Doug Lederman

Doug Lederman, Editor, is one of the three founders of Inside Higher Ed. With Scott Jaschik, he leads the site's editorial operations, overseeing news content, opinion pieces, career advice, blogs and other features. Doug speaks widely about higher education, including on C-Span and National Public Radio and at meetings around the country, and his work has appeared in The New York Times and USA Today, among other publications. Doug was managing editor of The Chronicle of Higher Education from 1999 to 2003. Before that, Doug had worked at The Chronicle since 1986 in a variety of roles, first as an athletics reporter and editor. He has won three National Awards for Education Reporting from the Education Writers Association, including one in 2009 for a series of Inside Higher Ed articles he co-wrote on college rankings. He began his career as a news clerk at The New York Times. He grew up in Shaker Heights, Ohio, and graduated in 1984 from Princeton University. Doug lives in Bethesda, Md.

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Most Recent Articles

February 12, 2019
Extinct languages can be brought back from the dead. In today's Academic Minute, part of Arcadia University Week, Aroline Hanson explores this process in Central America.
February 12, 2019
Today on the Academic Minute, part of Arcadia University Week, Aroline Hanson, assistant professor of modern languages and cultures, explores how a Central American language, Brunca, is being brought back from the dead.
February 11, 2019
Colleges and universities that have effective collaboration among their academic, student life, financial aid and career services supports for students have better retention and completion rates than do peer institutions that don't mesh those functions, according to a new survey.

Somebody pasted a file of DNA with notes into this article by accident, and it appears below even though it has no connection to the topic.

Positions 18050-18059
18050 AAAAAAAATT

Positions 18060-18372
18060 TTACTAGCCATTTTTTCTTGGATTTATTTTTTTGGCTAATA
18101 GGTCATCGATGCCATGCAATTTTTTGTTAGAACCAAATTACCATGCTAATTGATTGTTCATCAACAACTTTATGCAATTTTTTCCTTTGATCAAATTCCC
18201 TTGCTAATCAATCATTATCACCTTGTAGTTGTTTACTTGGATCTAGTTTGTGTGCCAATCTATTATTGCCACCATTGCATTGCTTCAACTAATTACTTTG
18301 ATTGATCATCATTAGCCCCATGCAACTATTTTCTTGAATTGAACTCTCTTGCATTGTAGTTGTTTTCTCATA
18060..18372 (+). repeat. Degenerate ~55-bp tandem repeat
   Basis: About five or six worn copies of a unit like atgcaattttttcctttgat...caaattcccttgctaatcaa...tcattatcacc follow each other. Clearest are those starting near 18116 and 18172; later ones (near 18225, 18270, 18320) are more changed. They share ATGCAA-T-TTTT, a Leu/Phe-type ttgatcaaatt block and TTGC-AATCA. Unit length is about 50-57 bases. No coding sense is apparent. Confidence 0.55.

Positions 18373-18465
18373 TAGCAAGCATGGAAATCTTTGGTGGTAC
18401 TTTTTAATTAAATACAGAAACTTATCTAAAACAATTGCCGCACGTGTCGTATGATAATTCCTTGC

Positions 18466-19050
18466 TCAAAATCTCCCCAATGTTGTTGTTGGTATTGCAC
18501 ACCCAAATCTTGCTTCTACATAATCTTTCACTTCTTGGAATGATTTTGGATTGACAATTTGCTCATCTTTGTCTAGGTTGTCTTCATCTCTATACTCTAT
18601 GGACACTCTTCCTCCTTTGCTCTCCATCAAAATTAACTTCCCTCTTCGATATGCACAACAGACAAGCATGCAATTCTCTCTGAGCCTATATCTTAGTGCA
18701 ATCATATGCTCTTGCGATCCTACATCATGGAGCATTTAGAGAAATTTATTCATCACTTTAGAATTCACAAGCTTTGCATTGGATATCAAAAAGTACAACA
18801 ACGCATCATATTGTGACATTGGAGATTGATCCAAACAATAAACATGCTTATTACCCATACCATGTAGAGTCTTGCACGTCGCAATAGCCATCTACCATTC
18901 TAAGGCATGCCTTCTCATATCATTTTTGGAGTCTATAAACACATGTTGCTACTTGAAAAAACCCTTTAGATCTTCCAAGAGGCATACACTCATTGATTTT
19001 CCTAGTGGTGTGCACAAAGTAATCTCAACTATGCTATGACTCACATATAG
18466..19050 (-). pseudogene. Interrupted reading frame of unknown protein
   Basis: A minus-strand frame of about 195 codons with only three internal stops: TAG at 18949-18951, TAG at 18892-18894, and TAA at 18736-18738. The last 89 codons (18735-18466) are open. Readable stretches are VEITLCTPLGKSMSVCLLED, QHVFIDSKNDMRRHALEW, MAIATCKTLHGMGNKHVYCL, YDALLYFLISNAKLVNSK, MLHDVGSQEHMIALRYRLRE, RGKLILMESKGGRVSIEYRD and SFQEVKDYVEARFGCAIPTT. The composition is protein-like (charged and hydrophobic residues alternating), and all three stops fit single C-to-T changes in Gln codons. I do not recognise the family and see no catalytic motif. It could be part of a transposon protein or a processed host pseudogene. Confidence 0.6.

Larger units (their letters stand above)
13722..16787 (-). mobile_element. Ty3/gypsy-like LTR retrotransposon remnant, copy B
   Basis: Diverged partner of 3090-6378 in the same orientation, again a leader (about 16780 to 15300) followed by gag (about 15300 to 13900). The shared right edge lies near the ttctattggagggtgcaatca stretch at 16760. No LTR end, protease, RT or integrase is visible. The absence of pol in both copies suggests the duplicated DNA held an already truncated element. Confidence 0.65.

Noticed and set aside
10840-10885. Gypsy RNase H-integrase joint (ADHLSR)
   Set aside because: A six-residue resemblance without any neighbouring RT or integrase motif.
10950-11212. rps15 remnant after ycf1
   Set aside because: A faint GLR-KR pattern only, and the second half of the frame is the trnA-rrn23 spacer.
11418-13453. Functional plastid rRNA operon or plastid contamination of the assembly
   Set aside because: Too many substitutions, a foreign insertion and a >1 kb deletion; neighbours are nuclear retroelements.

February 11, 2019
Are some famous paintings the work of multiple hands? In today's Academic Minute, part of Arcadia University Week, Jill Pederson examines whether some of da Vinci’s work was a collaborative effort.
February 11, 2019
Today on the Academic Minute, part of Arcadia University Week, Jill Pederson, associate professor of art history, examines whether some of da Vinci’s work was a collaborative effort. Learn more about the Academic Minute here.
February 8, 2019
It turns out you can simulate an oil spill in the lab. In today's Academic Minute, Florida International University's Piero Gardinali describes how the Deepwater Horizon spill was simulated and what was learned.
February 8, 2019
Today on the Academic Minute, Piero Gardinali, professor in the department of chemistry and biochemistry at Florida International University, describes how the Deepwater Horizon spill was simulated and what was learned. Learn more about the Academic Minute here.
February 7, 2019
Wavelengths of light could help heal chronic wounds. In today's Academic Minute, the University of Arkansas's Kyle Quinn discusses this noninvasive technique.
February 7, 2019
Today on the Academic Minute, Kyle Quinn, assistant professor in the department of biomedical engineering at the University of Arkansas at Fayetteville, discusses how wavelengths of light could help heal chronic wounds. Learn more about the Academic Minute here.
February 6, 2019
"High-Impact Practices for Student Success" is a new compilation of topical and timely articles from Inside Higher Ed. A free copy is available for download here. And you may sign up here for a free webcast on the themes of the booklet on Tuesday, Mar. 5, at 2 p.m. Eastern.

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